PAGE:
AzureWebJobsStorage is a required app setting for triggers other than HTTP.
Version 2.x and higher of the Functions runtime requires the [FUNCTIONS_WORKER_RUNTIME] setting, which is generated for your project by Core Tools.
When you have the Azure storage emulator installed locally and you set AzureWebJobsStorage to UseDevelopmentStorage=true, Core Tools uses the emulator. The emulator is useful during development, but you should test with an actual storage connection before deployment.
Values must be strings and not JSON objects or arrays. Setting names can't include a colon (:) or a double underline (__). These characters are reserved by the runtime.
HostSettings in this section customize the Functions host process when you run projects locally. These settings are separate from the host.json settings, which also apply when you run projects in Azure.
LocalHttpPortSets the default port used when running the local Functions host (func host start and func run). The --port command-line option takes precedence over this setting.
CORSDefines the origins allowed for cross-origin resource sharing (CORS). Origins are supplied as a comma-separated list with no spaces. The wildcard value (*) is supported, which allows requests from any origin.
CORSCredentialsWhen set to true, allows withCredentials requests.
ConnectionStringsA collection. Don't use this collection for the connection strings used by your function bindings. This collection is used only by frameworks that typically get connection strings from the ConnectionStrings section of a configuration file, like Entity Framework. Connection strings in this object are added to the environment with the provider type of System.Data.SqlClient. Items in this collection aren't published to Azure with other app settings. You must explicitly add these values to the Connection strings collection of your function app settings. If you're creating a SqlConnection in your function code, you should store the connection string value with your other connections in Application Settings in the portal.

By default, these settings are not migrated automatically when the project is published to Azure. Use the --publish-local-settings switch when you publish to make sure these settings are added to the function app in Azure. Note that values in ConnectionStrings are never published.

The function app settings values can also be read in your code as environment variables. For more information, see the Environment variables section of these language-specific reference topics:

When no valid storage connection string is set for AzureWebJobsStorage and the emulator isn't being used, the following error message is shown:

Missing value for AzureWebJobsStorage in local.settings.json. This is required for all triggers other than HTTP. You can run 'func azure functionapp fetch-app-settings <functionAppName>' or specify a connection string in local.settings.json.

Get your storage connection strings

Even when using the Microsoft Azure Storage Emulator for development, you may want to test with an actual storage connection. Assuming you have already created a storage account, you can get a valid storage connection string in one of the following ways:

  • From the Azure portal, search for and select Storage accounts.

    Select your storage account, select Access keys in Settings, then copy one of the Connection string values.

  • Use Azure Storage Explorer to connect to your Azure account. In the Explorer, expand your subscription, expand Storage Accounts, select your storage account, and copy the primary or secondary connection string.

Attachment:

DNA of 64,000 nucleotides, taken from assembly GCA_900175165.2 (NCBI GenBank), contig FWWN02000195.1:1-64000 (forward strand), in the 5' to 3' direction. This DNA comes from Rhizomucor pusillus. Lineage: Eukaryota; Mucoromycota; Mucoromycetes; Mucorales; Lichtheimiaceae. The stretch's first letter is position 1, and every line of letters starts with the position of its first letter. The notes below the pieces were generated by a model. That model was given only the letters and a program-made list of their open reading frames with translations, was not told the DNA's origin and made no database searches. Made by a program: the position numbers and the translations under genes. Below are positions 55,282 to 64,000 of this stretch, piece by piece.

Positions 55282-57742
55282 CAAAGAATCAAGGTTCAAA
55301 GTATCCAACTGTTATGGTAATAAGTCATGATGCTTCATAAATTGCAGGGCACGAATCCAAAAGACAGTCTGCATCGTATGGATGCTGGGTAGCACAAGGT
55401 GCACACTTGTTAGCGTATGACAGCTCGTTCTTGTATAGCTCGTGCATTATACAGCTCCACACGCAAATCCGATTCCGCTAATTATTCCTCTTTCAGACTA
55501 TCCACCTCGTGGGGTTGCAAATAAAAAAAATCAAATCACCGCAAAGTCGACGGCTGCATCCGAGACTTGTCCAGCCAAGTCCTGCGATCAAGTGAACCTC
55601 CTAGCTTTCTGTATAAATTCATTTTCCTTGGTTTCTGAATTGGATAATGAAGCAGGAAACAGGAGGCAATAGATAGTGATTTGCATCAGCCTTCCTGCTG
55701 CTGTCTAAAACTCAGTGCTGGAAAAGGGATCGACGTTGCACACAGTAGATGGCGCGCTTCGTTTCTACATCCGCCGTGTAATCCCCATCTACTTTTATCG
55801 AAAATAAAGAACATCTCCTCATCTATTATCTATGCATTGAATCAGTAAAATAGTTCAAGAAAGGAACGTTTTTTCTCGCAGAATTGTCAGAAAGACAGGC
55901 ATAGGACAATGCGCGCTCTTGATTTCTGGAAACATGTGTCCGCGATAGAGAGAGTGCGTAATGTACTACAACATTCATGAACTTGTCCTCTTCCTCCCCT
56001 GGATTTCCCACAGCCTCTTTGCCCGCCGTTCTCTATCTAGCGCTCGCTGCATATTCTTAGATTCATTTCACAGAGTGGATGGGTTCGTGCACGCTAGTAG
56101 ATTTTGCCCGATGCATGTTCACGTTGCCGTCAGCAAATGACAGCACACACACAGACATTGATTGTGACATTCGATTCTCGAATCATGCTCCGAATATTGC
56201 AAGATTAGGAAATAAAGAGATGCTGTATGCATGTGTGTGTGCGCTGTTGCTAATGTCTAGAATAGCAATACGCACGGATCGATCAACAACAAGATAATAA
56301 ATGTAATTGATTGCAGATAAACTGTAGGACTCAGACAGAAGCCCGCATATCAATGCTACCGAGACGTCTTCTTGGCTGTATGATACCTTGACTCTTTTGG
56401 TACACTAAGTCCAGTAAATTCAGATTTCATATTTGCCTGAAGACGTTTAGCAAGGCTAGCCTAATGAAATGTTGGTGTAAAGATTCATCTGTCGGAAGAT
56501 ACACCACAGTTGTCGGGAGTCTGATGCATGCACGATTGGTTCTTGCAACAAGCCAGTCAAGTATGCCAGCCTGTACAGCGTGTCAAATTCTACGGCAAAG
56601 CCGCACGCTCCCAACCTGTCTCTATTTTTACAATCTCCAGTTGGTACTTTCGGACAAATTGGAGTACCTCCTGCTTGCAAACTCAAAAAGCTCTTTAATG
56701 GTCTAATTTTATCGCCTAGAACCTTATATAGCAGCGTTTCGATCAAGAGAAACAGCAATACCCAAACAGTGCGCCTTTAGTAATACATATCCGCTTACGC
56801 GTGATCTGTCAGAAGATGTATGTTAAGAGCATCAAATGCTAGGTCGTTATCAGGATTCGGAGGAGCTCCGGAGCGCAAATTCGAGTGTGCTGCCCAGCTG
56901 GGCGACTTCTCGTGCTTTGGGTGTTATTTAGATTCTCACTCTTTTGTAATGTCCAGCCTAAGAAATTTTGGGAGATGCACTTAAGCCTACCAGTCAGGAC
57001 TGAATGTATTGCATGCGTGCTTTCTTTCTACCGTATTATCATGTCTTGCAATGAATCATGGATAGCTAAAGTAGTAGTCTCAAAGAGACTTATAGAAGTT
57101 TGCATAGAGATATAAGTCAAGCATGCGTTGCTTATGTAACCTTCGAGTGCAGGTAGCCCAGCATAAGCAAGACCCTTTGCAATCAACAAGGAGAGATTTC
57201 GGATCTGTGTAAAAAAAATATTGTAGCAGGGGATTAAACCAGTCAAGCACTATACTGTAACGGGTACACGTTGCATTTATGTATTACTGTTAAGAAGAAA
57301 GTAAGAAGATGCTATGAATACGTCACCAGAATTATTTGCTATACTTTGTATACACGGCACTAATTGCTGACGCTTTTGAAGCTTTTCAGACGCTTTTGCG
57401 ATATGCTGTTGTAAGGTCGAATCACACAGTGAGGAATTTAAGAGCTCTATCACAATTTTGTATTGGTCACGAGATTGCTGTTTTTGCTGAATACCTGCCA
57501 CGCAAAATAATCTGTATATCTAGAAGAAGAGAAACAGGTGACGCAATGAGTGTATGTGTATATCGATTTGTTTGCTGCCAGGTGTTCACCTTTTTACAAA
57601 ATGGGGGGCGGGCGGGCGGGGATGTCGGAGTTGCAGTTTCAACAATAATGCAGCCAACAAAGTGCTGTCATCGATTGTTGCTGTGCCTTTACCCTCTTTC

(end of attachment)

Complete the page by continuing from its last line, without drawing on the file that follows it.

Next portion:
• Use Core Tools to download the connection string from Azure with one of the following commands:

    • Download all settings from an existing function app:

    • Get the Connection string for a specific storage account:

      When you aren't already signed in to Azure, you're prompted to do so.

Create a function

To create a function, run the following command:

In version 3.x/2.x, when you run func new you are prompted to choose a template in the default language of your function app, then you are also prompted to choose a name for your function. In version 1.x, you are also prompted to choose the language.

Function code is generated in a subfolder with the provided function name, as you can see in the following queue trigger output:


You can also specify these options in the command using the following arguments:

--csx(Version 2.x and later versions.) Generates the same C# script (.csx) templates used in version 1.x and in the portal.
--language, -lThe template programming language, such as C#, F#, or JavaScript. This option is required in version 1.x. In version 2.x and later versions, do not use this option or choose a language that matches the worker runtime.
--name, -nThe function name.
--template, -tUse the func templates list command to see the complete list of available templates for each supported language.

For example, to create a JavaScript HTTP trigger in a single command, run:

To create a queue-triggered function in a single command, run:

Run functions locally

To run a Functions project, run the Functions host. The host enables triggers for all functions in the project. The start command varies, depending on your project language.

This command must be run in a virtual environment.


Version 1.x of the Functions runtime requires the host command, as in the following example:

func start supports the following options:

--no-buildDo no build current project before running. For dotnet projects only. Default is set to false. Not supported for version 1.x.
--cors-credentialsAllow cross-origin authenticated requests (i.e. cookies and the Authentication header) Not supported for version 1.x.
--corsA comma-separated list of CORS origins, with no spaces.